• Wear and tear: Time-delayed brake controls cause more wear on either the trailer or vehicle brakes because one or the other will be doing the majority of the braking. Proportional controls reduce wear by spreading the braking power evenly.
  • Mounting: Time-delayed brake controls can be mounted in any position and at any angle. Proportional controls will typically need to be mounted within a certain range, such as within 70 degrees of level, to work porperly.
  • Calibration: Time-delayed brake controls typically will not require calibration. Some models of proportional brake controls need to be calibrated to work properly. However, most of the newer models are self-calibrating or have a very simple calibration, so they are nearly as easy to set up as time-delayed models.
  • Size: Time-delayed brake controls have traditionally been smaller and slimmer than proportional controls, but newer models of proportional controls come in shapes and sizes very similar to time-delayed controls.
  • Use: Time-delayed brake controls are best for the casual user. Proportional controls should be considered if the trailer will be towed often because these controllers operate well in diverse towing conditions and produce less wear on the braking systems of the tow vehicle and trailer.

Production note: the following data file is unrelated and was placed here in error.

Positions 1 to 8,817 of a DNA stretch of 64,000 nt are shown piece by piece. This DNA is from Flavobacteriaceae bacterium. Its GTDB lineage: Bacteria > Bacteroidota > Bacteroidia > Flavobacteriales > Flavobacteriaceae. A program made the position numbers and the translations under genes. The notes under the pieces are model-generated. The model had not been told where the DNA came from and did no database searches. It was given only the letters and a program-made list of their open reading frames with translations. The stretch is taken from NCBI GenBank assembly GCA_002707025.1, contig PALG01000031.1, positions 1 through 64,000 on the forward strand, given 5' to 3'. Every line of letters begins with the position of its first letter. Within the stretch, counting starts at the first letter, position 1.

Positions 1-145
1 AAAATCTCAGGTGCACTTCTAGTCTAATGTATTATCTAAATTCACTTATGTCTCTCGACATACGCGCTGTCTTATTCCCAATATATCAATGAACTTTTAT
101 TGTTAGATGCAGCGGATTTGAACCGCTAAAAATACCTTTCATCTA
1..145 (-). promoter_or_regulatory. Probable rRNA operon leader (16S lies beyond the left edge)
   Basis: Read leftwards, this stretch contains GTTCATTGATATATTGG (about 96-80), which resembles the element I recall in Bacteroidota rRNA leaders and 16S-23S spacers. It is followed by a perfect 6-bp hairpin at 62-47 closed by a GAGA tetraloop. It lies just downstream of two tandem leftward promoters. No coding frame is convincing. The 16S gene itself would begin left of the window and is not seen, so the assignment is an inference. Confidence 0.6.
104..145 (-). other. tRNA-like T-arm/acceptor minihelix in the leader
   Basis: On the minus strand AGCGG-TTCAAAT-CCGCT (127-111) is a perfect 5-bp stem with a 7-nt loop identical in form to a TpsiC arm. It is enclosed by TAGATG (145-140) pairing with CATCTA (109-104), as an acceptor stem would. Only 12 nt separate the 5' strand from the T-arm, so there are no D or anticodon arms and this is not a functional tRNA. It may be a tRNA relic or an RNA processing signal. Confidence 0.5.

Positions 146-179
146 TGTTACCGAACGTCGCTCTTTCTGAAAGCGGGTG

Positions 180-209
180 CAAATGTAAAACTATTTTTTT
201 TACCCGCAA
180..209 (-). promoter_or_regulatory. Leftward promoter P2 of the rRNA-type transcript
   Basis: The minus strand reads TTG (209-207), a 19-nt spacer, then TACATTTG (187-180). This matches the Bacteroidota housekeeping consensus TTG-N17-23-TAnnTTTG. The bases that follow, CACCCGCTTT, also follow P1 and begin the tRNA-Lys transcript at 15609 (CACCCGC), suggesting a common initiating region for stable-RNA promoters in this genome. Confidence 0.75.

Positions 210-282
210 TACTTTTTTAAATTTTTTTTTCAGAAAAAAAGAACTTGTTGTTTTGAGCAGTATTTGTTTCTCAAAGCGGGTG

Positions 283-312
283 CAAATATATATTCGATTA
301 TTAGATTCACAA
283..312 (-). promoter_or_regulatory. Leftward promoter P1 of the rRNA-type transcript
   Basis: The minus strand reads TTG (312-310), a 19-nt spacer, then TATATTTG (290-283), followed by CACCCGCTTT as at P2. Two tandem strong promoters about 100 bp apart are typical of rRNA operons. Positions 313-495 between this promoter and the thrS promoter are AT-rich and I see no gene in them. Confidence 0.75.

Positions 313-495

• Safety: Proportional brake controls provide an additional level of safety because they will automatically ramp up to full power if the tow vehicle makes an emergency stop.




Wiring Diagram for Typical Brake Control Installation

For more information about installing a trailer brake controller, see etrailer.com's article Brake Controller Installation: Starting from Scratch.

For more information about installing a 7-way connector, see etrailer.com's installation guide Brake Controller 7- and 4-Way Installation Kit (ETBC7).

diagram of a brake controller intallation

Four wire connnections are required for installation of a brake controller.

  1. Trailer feed (usually blue): This wire connects the brake controller to the 6-way or 7-way trailer connector at the back of the tow vehicle. Some vehicles with factory tow packages already have a wire for this connection, and it would run from under the dash to the rear of the vehicle. Otherwise, you will need to run a wire from the brake connector location, underneath the vehicle, through the firewall, then to the desired brake control mounting location. Most vehicles already have a pre-existing hole or grommet to get through the firewall. However, if your vehicle doesn't have a pre-existing hole, you will have to drill.
  2. Ground (usually white): This wire is connected from the brake controller to any reliable ground location.
  3. Brake switch (usually red): This wire can be found at the switch at the top of the brake pedal. Usually more than 1 wire runs out from the switch, and you will have to test them with a circuit tester to determine which wire has power when the brake pedal is depressed. Use a quick-splice connector to tap into this wire.